In the government it is a different story, of course. Since governments don’t go bankrupt there is no limit on how high unions can raise their wages, this time at the expense of tax payers (who are mostly not receiving the inflated wages given to many government workers)

One last thing… it is impossible to achieve a real (controlled for inflation) increase in wages or working conditions for a whole society through union methods. Goods must be produced before they can be consumed, so the only way to raise real wages is to produce more things. Taking extra money (above the level determined on the market) away from producing companies and giving it to employees to be consumed would decrease real wages, not increase them, since there would be less stuff to go around.

Try looking around on this site; the Mises Daily articles cover thousands of topics and maybe a few will catch your fancy. You might find that some of the things you take for granted won’t stand up to a closer examination…

p.s. Welcome to the forums.

Vanmind March 26, 2011 at 2:42 pm

HAHAHAHAHA! As if without unions none of those things would exist. More of those things would exist, and more jobs would exist, and real wages would be higher.

Stop being a monster.

Newberry March 26, 2011 at 6:39 pm

stop being a faggot!!

Tom March 9, 2011 at 3:14 am

Interesting article and comments. I too am a retired union worker with pension and benefits. So maybe I should be biased. But not so much.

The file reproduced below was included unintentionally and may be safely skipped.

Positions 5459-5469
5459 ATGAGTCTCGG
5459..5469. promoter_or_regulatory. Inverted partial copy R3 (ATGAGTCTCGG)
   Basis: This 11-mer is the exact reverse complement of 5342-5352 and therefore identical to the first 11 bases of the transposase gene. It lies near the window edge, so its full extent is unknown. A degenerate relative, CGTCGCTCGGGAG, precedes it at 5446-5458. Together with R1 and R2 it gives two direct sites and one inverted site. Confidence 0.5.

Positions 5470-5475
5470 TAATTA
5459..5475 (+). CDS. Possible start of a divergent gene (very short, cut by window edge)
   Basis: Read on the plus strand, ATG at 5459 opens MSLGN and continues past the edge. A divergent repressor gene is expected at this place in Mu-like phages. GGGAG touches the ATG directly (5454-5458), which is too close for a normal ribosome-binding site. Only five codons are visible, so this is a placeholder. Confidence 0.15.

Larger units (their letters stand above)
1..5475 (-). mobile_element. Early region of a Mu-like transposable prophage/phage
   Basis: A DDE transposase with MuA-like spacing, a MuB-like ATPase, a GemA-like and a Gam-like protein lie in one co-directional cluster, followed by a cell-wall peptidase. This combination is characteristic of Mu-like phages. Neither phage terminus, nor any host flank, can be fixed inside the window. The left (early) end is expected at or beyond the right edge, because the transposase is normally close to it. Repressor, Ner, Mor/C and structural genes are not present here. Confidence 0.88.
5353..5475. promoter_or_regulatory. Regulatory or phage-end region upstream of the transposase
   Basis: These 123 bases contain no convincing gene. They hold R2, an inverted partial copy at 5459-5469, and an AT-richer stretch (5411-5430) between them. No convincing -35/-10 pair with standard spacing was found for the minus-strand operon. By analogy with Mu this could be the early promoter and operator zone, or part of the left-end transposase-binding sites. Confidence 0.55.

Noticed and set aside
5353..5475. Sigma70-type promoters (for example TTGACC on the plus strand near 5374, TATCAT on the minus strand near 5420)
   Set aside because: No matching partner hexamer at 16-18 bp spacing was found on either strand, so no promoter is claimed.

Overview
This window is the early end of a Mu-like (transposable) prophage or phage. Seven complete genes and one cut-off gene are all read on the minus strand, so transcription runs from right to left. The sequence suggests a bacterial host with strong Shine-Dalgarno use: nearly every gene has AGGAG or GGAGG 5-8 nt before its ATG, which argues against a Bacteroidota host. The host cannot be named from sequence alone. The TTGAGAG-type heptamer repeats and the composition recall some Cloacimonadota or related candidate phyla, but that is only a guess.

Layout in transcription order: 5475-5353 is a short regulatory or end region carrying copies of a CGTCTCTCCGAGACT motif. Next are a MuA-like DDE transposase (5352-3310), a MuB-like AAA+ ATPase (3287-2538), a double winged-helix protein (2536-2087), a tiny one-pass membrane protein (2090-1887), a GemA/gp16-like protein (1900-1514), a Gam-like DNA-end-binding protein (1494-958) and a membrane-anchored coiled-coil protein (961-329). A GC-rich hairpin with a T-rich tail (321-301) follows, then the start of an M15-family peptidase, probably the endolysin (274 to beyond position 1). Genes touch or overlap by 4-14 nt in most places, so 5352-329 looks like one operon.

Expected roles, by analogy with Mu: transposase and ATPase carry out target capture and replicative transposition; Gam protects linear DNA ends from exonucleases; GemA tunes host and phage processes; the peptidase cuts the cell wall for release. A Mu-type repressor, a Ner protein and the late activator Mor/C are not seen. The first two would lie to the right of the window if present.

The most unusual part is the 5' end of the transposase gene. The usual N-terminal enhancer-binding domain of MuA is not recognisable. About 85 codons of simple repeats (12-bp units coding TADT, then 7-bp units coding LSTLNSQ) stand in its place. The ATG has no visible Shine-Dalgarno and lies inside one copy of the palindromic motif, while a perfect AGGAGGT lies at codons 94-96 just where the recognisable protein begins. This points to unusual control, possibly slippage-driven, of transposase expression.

I saw work rules destroy competitiveness. Yet I saw the union contract protect our health and safety.
Mention was made of the violent past of unions. Yes, without question. But have we forgotten the many heads busted by company hired thugs, or the children who lost limbs in unsafe working environments?
However the uglyness of elected officials leaving the state rather than facing up to the realities of their job is frightening. Public unions live off of the taxpayer. As a taxpayer I have a right to expect those employees to work for reasonable wages in line with the private sector. They have displayed thuggery and malice in depicting other government workers as totalitarian dictators.
So reasonable people can agree. Unreasonable ones tear down the fabric of society.

D Newberry March 9, 2011 at 9:34 am

I also witnessed work rules that were ridiculous and potentially harm the unions reputation. Especially, when I first started working through the union (in the late 70′s), there were union rules that were almost embarrassing. As time went on though and the elected officials either retired or were voted out of office those “embarrassing” rules were voted out. And so as time went on there were more and more changes for the better. We were a group of highly skilled labor that kept their jobs through hard work and knowledge, not through intimidation. During the reagan administration, work got very slow and we were allowed to work for non union companies that were doing various jobs in the area. This got us through and eventually went back to work through the union.
So Unions do “exactly” what I “know” they do, especially in the private sector. Anthony, you are way out of line with that statement. Maybe you should have been more selective with who you work for, I’ve NEVER worked for a company that has gone bankrupt and they are all still in business to this day. But I guess that is what free market capitalism is all about, only the strong will survive. (unless of course you own a bank in the u.s.)